Hyundai Tate Research Centre: Transnational and Liverpool School of Architecture: Crucibles, Vectors, Catalysts: Envisioning The Modern City 2nd March 2021

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This seminar brings together scholars, researchers and curators to explore architectural production in the blurred era of independence to the post-colonial period of the mid-20th century, focussing on cities in Africa, Middle East and South Asia.

Whether driven by socialist agendas (Nehruvian in India and Nkrumah in Ghana), monarchies (Pahlavis in Iran and Hashemite in Iraq), quasi colonial protectorates, or pan-continental aspirations, architecture (and especially Modernism) was a key apparatus for nation-building, for re-imagining identities and a means to project and invent a new image of the future. The seminar seeks to explore the use of architecture as both physical infrastructure and symbolic expression, as well as its vulnerability to the vicissitudes of changing politics and policies of the times.

The role of cities as crucibles, vectors and catalysts for developing new expressions of identity, change and power is key. Cities in this period saw the emergence of schools of thought, dynasties and collaborations were formed, networks and ideas were shared and publications were disseminated. While the desire of a newly independent nation was often to consolidate a single national collective identity, it was through the urban centres that strands of coherent, yet often multiple identities were formed. The role of figures such as Rifat Chadirji, Mohamed Makiya, Jane Drew and Maxwell Fry were important as they often operated within multiple cities and cross-cultural contexts that spanned the colonial to postcolonial divide.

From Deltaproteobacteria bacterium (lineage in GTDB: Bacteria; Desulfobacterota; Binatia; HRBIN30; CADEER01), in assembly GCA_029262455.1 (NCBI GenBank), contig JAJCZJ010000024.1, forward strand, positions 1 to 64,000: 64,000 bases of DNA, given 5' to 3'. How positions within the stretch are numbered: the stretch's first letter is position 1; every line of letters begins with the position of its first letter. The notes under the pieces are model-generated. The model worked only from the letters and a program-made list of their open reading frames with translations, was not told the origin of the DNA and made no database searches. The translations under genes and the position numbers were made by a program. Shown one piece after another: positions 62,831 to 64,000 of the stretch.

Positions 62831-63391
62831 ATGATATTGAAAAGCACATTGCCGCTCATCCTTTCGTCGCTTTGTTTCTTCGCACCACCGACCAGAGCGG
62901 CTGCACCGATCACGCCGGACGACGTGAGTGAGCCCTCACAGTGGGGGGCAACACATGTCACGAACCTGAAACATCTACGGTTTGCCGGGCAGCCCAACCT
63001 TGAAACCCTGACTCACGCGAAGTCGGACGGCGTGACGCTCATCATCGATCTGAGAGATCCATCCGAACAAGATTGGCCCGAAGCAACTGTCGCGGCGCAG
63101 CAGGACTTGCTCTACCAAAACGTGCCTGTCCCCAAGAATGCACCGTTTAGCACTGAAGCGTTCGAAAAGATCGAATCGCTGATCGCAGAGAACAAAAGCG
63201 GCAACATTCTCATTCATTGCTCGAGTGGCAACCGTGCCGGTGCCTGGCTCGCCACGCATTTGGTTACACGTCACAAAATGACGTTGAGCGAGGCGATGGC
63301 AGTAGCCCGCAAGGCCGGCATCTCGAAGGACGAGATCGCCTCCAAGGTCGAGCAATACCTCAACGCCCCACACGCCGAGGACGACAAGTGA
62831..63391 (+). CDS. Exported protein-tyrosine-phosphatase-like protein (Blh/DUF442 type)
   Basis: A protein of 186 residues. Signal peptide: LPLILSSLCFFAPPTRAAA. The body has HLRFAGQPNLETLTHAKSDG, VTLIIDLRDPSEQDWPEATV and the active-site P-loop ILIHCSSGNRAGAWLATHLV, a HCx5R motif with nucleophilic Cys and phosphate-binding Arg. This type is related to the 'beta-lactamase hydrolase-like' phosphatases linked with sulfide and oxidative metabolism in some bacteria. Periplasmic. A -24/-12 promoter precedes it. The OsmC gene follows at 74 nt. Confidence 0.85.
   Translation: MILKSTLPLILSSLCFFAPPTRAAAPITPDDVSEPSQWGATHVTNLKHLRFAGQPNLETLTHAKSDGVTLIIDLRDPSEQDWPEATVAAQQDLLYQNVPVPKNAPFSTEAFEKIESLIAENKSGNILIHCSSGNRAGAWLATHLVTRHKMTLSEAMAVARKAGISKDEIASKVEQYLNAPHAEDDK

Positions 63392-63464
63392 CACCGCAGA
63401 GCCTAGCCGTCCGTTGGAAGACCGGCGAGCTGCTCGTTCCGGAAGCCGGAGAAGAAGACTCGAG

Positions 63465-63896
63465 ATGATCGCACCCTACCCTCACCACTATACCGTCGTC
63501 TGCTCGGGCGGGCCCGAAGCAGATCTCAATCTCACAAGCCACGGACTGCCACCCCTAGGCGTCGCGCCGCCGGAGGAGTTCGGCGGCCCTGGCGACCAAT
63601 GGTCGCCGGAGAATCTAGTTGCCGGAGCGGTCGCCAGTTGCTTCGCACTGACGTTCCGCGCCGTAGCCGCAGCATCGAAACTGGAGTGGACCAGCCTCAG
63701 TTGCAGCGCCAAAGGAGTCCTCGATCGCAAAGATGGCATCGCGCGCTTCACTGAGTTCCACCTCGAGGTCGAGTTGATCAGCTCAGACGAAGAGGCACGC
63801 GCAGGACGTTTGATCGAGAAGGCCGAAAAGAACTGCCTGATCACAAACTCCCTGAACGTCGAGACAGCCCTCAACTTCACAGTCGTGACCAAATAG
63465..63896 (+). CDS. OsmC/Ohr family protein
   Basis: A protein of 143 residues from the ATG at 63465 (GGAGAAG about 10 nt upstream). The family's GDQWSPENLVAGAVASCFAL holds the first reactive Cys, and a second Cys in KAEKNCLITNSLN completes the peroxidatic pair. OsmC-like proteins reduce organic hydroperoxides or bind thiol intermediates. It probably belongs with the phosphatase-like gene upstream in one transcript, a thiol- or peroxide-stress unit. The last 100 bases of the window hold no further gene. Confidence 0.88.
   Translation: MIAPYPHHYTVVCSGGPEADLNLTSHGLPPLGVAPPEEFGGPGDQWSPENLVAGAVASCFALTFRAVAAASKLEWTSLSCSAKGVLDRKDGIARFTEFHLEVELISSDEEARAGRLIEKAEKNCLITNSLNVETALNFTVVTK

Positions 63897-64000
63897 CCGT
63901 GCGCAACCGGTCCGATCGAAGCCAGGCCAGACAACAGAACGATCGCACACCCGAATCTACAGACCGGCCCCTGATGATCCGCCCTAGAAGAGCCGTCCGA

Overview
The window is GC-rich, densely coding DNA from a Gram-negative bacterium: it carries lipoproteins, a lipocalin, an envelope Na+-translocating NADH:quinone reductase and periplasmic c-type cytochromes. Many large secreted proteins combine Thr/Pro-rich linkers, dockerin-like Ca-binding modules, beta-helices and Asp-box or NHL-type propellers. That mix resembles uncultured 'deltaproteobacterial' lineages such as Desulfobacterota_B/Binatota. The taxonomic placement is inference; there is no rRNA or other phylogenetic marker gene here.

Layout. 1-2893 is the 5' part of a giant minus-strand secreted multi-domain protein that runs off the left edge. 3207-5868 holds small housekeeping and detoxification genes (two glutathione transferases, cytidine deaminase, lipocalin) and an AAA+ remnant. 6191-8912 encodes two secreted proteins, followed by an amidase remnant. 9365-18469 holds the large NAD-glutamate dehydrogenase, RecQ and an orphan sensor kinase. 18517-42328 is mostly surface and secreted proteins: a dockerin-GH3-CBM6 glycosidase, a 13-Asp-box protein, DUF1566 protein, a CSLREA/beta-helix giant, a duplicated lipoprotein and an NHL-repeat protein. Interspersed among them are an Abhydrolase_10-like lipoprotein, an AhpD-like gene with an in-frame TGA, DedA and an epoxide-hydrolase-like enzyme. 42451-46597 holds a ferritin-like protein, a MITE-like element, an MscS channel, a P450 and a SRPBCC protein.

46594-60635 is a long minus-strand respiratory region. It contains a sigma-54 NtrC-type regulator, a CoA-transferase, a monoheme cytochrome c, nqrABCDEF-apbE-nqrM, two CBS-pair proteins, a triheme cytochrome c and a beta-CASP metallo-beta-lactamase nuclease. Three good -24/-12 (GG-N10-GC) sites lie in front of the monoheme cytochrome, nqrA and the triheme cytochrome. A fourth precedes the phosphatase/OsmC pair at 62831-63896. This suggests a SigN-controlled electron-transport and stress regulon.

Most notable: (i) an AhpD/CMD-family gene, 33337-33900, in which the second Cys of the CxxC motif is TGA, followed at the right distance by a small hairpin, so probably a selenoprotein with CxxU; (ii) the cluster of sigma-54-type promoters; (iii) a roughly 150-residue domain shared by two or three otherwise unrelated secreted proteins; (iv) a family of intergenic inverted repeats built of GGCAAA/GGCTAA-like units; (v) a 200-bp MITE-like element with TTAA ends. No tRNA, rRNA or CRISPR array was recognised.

These urban centres were either newly built, or they were remade and reimagined through city infrastructure, government buildings, universities, cultural institutions and national monuments. Architecture schools, state sponsored projects and external agencies feed into the discussion and warrant further exploration. The seminar explores the transnational connections, diverse political agendas and complex allegiances which informed architectural development in this period.

Seminar convenors:

Iain Jackson, Professor of Architecture and Research Director, Liverpool School of Architecture
Clara Kim, The Daskalopoulos Senior Curator, International Art, Tate Modern
Nabila Abdel Nabi, Curator, International Art, Tate Modern

Find the full programme here: https://www.tate.org.uk/whats-on/online-event/conference/crucibles-vectors-catalysts-envisioning-modern-city

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  • Added:03 Mar 2021
  • Uploaded by:Iain Jackson
  • Length:03:17:32
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